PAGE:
Congress may have been ensconced in New Delhi for several years, but many non-Congress states have managed to set gold standards in corruption. Mumbai is the hub of hush money and slush transfers. By prevaricating on corruption measures , however, UPA actually subsidizes BJP/ Mayawati etc and their squalid ways. There is a remarkable paradox; despite the daylight fraud in Karnataka of the much exposed Yeddyurappa , the BJP does a salsa at Raj Ghat on corruption. Ramdev has a laundry list of suspiciously funded trusts, but no one cried foul play.
Everyone these days over-reacts to everything. India is not in any grave crisis. Half those protestors who travel on the metro and Delhi’s flyovers do so on government-created infrastructure. Somebody came up with a new socialist description; call the Congress a “ serving party”. Whew! Of course, the GOI too joined the frenzied bandwagon, by either appearing extremely clairvoyant ( pre-empting the Anna Hazare kind of effect ) or not even studying the polemical subject they were dealing with in Ramdev. Democracy is not a license to abuse or misuse. But in India, we are seeing preposterous manifestations of the same. The civil society with all its sanctimonious exhibitions is a fastidious lot suffering from delusions of grandeur , and hijacking core democratic processes.
Obviously, everyone castigated the “ missing” leaders in front of a million microphones. . 75% of India lives in the rural areas and 700 million face hunger pangs daily. They don’t watch TV to hear political parties go for each other’s throats at primetime. But UPA’s biggest voters in the 2009 elections was also the urban voter from the big metropolis. The UPA does not need to have the verbal diarrhea of BJP, but communicate they must.
What should worry the GOI is that corruption, like war, price-rise, terrorism, and natural calamities is a unifying factor; it cuts through ideological barriers, and therefore makes one susceptible to various forms of political blackmail ably mastered by some on fast forward. Civil society has mutated into a self-appointed kangaroo court. India needs to restore respect for its honored institutions.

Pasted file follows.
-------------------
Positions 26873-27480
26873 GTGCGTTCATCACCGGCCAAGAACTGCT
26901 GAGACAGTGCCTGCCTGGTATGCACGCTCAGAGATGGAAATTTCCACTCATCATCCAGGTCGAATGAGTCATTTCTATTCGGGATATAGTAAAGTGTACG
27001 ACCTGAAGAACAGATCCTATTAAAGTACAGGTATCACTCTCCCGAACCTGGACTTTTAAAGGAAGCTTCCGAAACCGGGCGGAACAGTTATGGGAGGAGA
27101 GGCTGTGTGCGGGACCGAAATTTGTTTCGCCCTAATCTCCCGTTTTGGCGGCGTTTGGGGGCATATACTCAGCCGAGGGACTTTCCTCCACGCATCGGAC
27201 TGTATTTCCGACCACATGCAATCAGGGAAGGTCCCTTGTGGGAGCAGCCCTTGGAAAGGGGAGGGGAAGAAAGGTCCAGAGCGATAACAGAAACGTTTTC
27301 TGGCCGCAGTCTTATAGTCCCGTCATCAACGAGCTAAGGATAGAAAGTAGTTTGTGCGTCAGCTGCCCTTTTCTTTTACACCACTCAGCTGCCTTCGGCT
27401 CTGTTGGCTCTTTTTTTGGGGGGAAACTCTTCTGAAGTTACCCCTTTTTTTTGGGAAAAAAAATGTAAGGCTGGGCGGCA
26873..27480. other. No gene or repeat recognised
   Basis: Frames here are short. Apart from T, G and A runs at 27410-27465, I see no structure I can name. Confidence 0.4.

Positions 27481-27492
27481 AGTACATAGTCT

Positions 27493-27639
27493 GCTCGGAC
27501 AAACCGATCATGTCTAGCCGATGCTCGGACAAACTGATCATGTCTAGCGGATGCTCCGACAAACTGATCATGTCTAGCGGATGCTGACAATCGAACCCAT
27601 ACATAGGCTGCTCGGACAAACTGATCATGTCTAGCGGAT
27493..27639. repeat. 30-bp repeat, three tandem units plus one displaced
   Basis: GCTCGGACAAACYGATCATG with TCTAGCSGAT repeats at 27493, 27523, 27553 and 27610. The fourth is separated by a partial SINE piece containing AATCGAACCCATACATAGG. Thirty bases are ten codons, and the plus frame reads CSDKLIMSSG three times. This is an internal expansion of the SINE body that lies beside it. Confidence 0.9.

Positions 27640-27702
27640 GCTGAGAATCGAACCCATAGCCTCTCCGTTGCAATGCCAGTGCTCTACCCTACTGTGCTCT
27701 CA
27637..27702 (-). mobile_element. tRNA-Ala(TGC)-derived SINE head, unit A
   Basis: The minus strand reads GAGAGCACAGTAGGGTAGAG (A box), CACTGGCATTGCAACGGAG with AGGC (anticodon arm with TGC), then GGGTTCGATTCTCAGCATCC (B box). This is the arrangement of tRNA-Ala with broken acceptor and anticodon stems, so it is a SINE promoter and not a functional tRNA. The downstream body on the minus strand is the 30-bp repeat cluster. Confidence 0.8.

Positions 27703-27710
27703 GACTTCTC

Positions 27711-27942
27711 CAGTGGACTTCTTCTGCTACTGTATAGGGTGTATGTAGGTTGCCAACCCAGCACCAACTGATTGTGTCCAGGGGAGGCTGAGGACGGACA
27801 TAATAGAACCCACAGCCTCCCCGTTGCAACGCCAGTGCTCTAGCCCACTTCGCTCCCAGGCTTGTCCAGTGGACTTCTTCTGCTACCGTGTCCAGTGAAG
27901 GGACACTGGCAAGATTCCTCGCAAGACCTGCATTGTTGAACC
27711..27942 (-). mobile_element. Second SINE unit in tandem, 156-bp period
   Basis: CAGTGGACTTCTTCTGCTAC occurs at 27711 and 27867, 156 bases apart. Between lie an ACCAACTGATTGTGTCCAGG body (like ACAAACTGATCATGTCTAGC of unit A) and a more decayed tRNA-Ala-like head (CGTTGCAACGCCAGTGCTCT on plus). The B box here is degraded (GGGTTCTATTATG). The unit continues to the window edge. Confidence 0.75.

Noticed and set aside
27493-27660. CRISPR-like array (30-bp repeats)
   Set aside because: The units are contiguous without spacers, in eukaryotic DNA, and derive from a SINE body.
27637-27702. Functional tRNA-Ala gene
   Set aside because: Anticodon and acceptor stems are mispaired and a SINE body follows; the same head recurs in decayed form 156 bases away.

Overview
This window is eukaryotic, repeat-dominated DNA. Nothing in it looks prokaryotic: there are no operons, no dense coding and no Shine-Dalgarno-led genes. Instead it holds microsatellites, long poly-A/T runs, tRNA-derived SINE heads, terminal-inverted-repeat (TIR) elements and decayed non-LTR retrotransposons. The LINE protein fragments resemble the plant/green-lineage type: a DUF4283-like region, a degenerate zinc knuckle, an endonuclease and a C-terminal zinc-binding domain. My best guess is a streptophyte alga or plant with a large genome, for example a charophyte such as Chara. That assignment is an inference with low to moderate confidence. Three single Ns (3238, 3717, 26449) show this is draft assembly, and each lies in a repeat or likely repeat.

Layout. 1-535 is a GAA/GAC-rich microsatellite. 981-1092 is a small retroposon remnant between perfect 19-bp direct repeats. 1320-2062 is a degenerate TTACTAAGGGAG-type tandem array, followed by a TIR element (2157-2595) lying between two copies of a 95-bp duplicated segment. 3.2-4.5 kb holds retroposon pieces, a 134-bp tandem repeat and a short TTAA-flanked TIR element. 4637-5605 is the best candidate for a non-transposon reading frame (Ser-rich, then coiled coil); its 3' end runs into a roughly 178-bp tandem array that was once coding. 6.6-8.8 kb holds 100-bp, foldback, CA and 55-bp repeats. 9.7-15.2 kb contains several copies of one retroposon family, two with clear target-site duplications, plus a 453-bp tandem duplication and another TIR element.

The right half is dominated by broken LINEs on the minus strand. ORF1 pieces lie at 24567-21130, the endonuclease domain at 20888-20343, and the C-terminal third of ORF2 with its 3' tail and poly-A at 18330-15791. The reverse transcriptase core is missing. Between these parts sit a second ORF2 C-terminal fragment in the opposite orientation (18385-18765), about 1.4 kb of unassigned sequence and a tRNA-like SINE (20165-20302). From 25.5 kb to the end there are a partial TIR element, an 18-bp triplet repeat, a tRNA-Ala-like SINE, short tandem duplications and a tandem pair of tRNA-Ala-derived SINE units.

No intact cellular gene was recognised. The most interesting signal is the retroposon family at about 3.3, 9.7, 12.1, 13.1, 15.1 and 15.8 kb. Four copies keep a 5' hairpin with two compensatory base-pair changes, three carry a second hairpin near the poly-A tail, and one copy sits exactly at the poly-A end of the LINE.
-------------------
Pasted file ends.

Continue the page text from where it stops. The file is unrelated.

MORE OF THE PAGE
Governance is never easy. Not the least in the worlds’ most diverse democracy of a billion mad-hatters, accentuated by economic inequalities, explosive non-Hindu growth rates and fractured electoral verdicts. Even with a magic wand, Manmohan Singh would struggle. Anybody would. Congress/UPA needs repositioning; it appears unnecessarily apologetic at the drop of a hat. Even a government has the right to correct its mistakes. Leadership, they say, is like swimming; you don’t learn about it by reading books. You got to get your feet wet. Jump into the waters. For a moment there is that sinking feeling, and then in a few strides you begin to float. And you stay afloat. The body refuses to sink. No matter what. The UPA must learn the freestyle quickly.
Ever since Ratan Tata said it, the poor fruit dominates political debate: Is India a banana republic? Actually, no! Not at all! It is more like a “mango republic”; it shows extraordinary majesty when in form like King Alfonso in the summers , but unfortunately, like the imperious yellow pulp it does so in seasonal installments. It remains for inordinate periods in hibernation as if it does not exist. As if it has lost trajectory, direction and motivation. India needs an enduring presence, a consistency; it cannot be constantly inchoate , chaotic or amorphous. Like the great fruit, it needs to reappear in various shapes and forms throughout the year even post the seasonal triumph. This is a perfect time for it do so.